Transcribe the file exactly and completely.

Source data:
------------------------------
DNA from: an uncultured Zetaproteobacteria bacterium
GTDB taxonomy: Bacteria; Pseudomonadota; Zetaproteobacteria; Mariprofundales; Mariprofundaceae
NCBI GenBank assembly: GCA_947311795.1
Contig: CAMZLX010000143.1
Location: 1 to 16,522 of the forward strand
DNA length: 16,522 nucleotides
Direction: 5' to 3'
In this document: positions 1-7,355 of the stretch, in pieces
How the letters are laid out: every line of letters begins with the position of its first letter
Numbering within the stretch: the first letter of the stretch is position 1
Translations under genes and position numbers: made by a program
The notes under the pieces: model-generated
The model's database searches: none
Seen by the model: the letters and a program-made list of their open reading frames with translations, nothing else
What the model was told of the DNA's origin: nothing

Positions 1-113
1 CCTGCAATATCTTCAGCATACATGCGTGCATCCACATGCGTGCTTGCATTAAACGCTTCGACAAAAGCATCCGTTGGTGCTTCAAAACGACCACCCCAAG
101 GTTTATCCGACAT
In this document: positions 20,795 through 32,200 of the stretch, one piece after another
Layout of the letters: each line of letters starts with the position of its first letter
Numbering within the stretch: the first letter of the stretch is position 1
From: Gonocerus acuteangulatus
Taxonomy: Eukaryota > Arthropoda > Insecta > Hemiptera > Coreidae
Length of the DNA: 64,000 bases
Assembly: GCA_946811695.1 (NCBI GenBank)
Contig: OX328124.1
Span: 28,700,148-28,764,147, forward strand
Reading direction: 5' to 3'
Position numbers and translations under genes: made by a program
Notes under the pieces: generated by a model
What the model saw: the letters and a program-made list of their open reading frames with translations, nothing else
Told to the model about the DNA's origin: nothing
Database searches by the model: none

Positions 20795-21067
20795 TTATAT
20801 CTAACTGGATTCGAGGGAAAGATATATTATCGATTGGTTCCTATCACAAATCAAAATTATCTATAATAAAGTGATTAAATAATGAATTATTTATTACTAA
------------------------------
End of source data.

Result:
DNA from: an uncultured Zetaproteobacteria bacterium
GTDB taxonomy: Bacteria; Pseudomonadota; Zetaproteobacteria; Mariprofundales; Mariprofundaceae
NCBI GenBank assembly: GCA_947311795.1
Contig: CAMZLX010000143.1
Location: 1 to 16,522 of the forward strand
DNA length: 16,522 nucleotides
Direction: 5' to 3'
In this document: positions 1-7,355 of the stretch, in pieces
How the letters are laid out: every line of letters begins with the position of its first letter
Numbering within the stretch: the first letter of the stretch is position 1
Translations under genes and position numbers: made by a program
The notes under the pieces: model-generated
The model's database searches: none
Seen by the model: the letters and a program-made list of their open reading frames with translations, nothing else
What the model was told of the DNA's origin: nothing

Positions 1-113
1 CCTGCAATATCTTCAGCATACATGCGTGCATCCACATGCGTGCTTGCATTAAACGCTTCGACAAAAGCATCCGTTGGTGCTTCAAAACGACCACCCCAAG
101 GTTTATCCGACAT
In this document: positions 20,795 through 32,200 of the stretch, one piece after another
Layout of the letters: each line of letters starts with the position of its first letter
Numbering within the stretch: the first letter of the stretch is position 1
From: Gonocerus acuteangulatus
Taxonomy: Eukaryota > Arthropoda > Insecta > Hemiptera > Coreidae
Length of the DNA: 64,000 bases
Assembly: GCA_946811695.1 (NCBI GenBank)
Contig: OX328124.1
Span: 28,700,148-28,764,147, forward strand
Reading direction: 5' to 3'
Position numbers and translations under genes: made by a program
Notes under the pieces: generated by a model
What the model saw: the letters and a program-made list of their open reading frames with translations, nothing else
Told to the model about the DNA's origin: nothing
Database searches by the model: none

Positions 20795-21067
20795 TTATAT
20801 CTAACTGGATTCGAGGGAAAGATATATTATCGATTGGTTCCTATCACAAATCAAAATTATCTATAATAAAGTGATTAAATAATGAATTATTTATTACTAA